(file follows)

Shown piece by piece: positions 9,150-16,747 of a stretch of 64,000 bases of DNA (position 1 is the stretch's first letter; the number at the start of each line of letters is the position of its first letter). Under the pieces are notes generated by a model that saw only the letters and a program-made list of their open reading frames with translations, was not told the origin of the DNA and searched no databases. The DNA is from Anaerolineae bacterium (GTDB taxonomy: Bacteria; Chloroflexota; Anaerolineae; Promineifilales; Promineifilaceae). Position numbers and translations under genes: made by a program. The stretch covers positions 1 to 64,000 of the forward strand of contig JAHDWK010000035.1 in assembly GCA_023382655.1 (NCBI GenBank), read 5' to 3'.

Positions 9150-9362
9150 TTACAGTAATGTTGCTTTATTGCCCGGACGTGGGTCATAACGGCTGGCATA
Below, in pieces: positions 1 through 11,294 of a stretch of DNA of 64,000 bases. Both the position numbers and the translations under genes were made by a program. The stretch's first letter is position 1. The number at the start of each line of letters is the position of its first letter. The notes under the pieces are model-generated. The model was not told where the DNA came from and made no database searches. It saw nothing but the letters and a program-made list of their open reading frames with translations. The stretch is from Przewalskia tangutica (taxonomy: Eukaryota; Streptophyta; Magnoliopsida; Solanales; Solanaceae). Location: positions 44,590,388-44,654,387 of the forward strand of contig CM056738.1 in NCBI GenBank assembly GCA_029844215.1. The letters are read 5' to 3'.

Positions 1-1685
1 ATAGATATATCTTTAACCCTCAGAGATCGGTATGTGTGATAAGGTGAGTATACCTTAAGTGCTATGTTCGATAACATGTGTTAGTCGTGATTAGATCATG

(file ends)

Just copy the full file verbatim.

Shown piece by piece: positions 9,150-16,747 of a stretch of 64,000 bases of DNA (position 1 is the stretch's first letter; the number at the start of each line of letters is the position of its first letter). Under the pieces are notes generated by a model that saw only the letters and a program-made list of their open reading frames with translations, was not told the origin of the DNA and searched no databases. The DNA is from Anaerolineae bacterium (GTDB taxonomy: Bacteria; Chloroflexota; Anaerolineae; Promineifilales; Promineifilaceae). Position numbers and translations under genes: made by a program. The stretch covers positions 1 to 64,000 of the forward strand of contig JAHDWK010000035.1 in assembly GCA_023382655.1 (NCBI GenBank), read 5' to 3'.

Positions 9150-9362
9150 TTACAGTAATGTTGCTTTATTGCCCGGACGTGGGTCATAACGGCTGGCATA
Below, in pieces: positions 1 through 11,294 of a stretch of DNA of 64,000 bases. Both the position numbers and the translations under genes were made by a program. The stretch's first letter is position 1. The number at the start of each line of letters is the position of its first letter. The notes under the pieces are model-generated. The model was not told where the DNA came from and made no database searches. It saw nothing but the letters and a program-made list of their open reading frames with translations. The stretch is from Przewalskia tangutica (taxonomy: Eukaryota; Streptophyta; Magnoliopsida; Solanales; Solanaceae). Location: positions 44,590,388-44,654,387 of the forward strand of contig CM056738.1 in NCBI GenBank assembly GCA_029844215.1. The letters are read 5' to 3'.

Positions 1-1685
1 ATAGATATATCTTTAACCCTCAGAGATCGGTATGTGTGATAAGGTGAGTATACCTTAAGTGCTATGTTCGATAACATGTGTTAGTCGTGATTAGATCATG